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Crescent Bend Nature Park

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SCHERTZ UNDER-PERFORMANCE IN CRESCENT BEND NATURE PARK

Horses Schertz delayed many months before posting signs forbidding horses from the walking trails. During that delay, the integrity of the walking paths suffered greatly. All the while it was known that one of the Park Board members was receiving financial incentives from the horse stable business where she was employed.
Bicycle Entrance A bicycle entrance from Schaefer Road to Omar Road was approved at meetings with the Friends of CBNP. Plans were made for both interests to work together on creating a proper entrance. Then, a unilateral decision to delay the work came from Park management. Since then, no effort has been made to return to the agreed upon project.
Volunteer Hours Schertz is able to get credit from Bexar County for the equivalent dollars it puts into the Park each year. Schertz, from the very outset, used the hours of volunteers for a significant amount of this credit. This reduced the cost to the City, even though the volunteers were working for CBNP and not for the City of Schertz.
Extreme Abuse From times past, the park has several large patches of bamboo and cane. Both of these are non-native and highly invasive. Once established, as they are in CBNP, it takes great effort to effectively remove them. Several volunteers put many months of laborious work into destroying the surface exposure of the major bamboo clusters. The root system remained, and the most effective means of eradicating bamboo after it is taken down is to religiously mow the shoots as they emerge. The backbreaking work was largely performed by one volunteer, but many others provided hours upon hours of assistance. At the end, all Schertz needed to do was regularly mow those locations. Even this, Schertz couldn't do for the park. And the insult that this city made upon volunteers was extreme, and is hard to forget. Thousands of hours wasted with the expectation, and committment, that this city would perform a simple task to assure this project's success.
Bollards, Cables and Security Gates After months of Park destruction by trucks mudding and off-roading in the Park it was decided that a bollard, cable and security gate system would be installed. As on other matters, the effort stagnated so the County was contacted at which time the City promised to move forward. It still took another year before the installation began with the help of volunteers. Throughout these long delays, the Park was punished by errant truck activities.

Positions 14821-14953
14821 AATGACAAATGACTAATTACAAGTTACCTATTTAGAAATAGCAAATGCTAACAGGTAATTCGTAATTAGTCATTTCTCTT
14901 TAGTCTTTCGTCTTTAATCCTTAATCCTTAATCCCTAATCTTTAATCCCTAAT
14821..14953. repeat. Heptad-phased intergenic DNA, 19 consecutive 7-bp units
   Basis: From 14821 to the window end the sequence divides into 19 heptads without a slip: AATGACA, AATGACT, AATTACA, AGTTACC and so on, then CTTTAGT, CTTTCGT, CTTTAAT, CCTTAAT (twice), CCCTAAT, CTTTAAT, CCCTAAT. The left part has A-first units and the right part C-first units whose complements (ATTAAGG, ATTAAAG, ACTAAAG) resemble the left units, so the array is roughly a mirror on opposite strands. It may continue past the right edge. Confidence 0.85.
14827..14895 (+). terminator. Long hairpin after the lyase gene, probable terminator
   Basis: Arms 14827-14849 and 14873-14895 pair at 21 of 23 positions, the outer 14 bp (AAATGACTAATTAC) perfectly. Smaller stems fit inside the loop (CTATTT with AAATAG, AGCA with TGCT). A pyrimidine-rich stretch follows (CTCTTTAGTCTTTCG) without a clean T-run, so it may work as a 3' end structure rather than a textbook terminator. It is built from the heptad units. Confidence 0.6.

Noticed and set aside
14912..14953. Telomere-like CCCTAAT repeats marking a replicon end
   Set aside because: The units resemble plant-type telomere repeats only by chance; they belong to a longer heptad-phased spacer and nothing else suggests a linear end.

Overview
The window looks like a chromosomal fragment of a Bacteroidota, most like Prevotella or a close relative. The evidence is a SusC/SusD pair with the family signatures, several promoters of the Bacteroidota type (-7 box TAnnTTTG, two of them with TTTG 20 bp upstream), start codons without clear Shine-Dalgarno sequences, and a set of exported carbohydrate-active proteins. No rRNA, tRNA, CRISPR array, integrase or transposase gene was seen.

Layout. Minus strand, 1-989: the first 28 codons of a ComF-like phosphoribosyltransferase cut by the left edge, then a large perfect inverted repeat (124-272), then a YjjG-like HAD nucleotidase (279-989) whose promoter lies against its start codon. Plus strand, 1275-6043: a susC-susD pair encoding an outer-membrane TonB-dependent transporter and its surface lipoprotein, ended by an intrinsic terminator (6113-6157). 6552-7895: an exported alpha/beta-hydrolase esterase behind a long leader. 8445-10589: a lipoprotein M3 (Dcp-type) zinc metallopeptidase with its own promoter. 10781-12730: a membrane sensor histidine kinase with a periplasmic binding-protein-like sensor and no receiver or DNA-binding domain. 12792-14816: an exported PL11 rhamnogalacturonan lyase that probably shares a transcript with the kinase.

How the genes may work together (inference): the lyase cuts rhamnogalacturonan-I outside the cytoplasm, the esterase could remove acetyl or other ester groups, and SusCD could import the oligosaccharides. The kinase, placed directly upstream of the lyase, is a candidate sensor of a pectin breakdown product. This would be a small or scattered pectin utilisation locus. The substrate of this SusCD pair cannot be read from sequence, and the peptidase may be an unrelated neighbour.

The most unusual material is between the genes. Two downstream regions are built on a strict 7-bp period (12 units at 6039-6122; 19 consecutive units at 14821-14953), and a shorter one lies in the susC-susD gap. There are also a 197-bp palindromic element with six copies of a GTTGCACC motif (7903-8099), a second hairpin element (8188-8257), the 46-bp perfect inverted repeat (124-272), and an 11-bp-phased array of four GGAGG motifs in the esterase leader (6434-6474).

Fallen Trees The drought left many fallen trees in the Park. Some dead trees make great habitats, but there were far too many. It took many volunteer hours and volunteered equipment to move these dead trees. A partially effective barrier was created to discourage truck traffic from the far north areas of the Park. In another location the trees were piled up to decay into compost. Again, no City participation, but credit was applied toward their obligations to Bexar County.
Bird Blinds Two bird blinds have been placed and embellished inside CBNP with no help from the City of Schertz. These bird blinds are in use every day
Photography Business There were several instances of commercial photographers setting up business inside CBNP. This went on unaddressed for many months before the City finally took steps to suppressed it. The activity still occurs, though the profit-makers use a lot more stealth to avoid law enforcement.
Road Maintenance The asphalt roads that came from the era before the great floods have barely been repaired by the City. Every now and then a few potholes are filled with cold asphalt. This has only been done on the roads where normal traffic is expected. The emergency roads have had no City help and are close to being completely overgrown. When the time comes that these emergency exits will be needed, chances are that escaping vehicles will get stuck in mud, and additional rescue efforts will be required. Adding insult to the City's recklessness, they have been expected to maintain all roads in the Park by their agreement with Bexar County. Schertz, in this cooperation agreement, is expected to maintain all roads for hiking, bicycling and emergency situations. The City is expected to keep the roads clear of vegetation and debris. Now, without contacting Bexar County, they intend to destroy and not replace more than half of the Park's asphalt roads.
Mowing Schedules Because of ground nesting birds there are only certain times of the year that fields can be mowed. Even though reminders have been made, it seems to always take volunteers to perform the necessary labor. Mowing around the bollard and cable system helps to prevent grass fires beneath vehicles. When the Parks Department is under-staffed (a very frequent case), the task falls upon the volunteers.
Controlled Burns Texas Parks and Wildlife has visited CBNP a few times and has recommended occasional controlled burns. This has yet to occur, and the Park is beginning to undergo a transition from the naturally expected vegetation balance.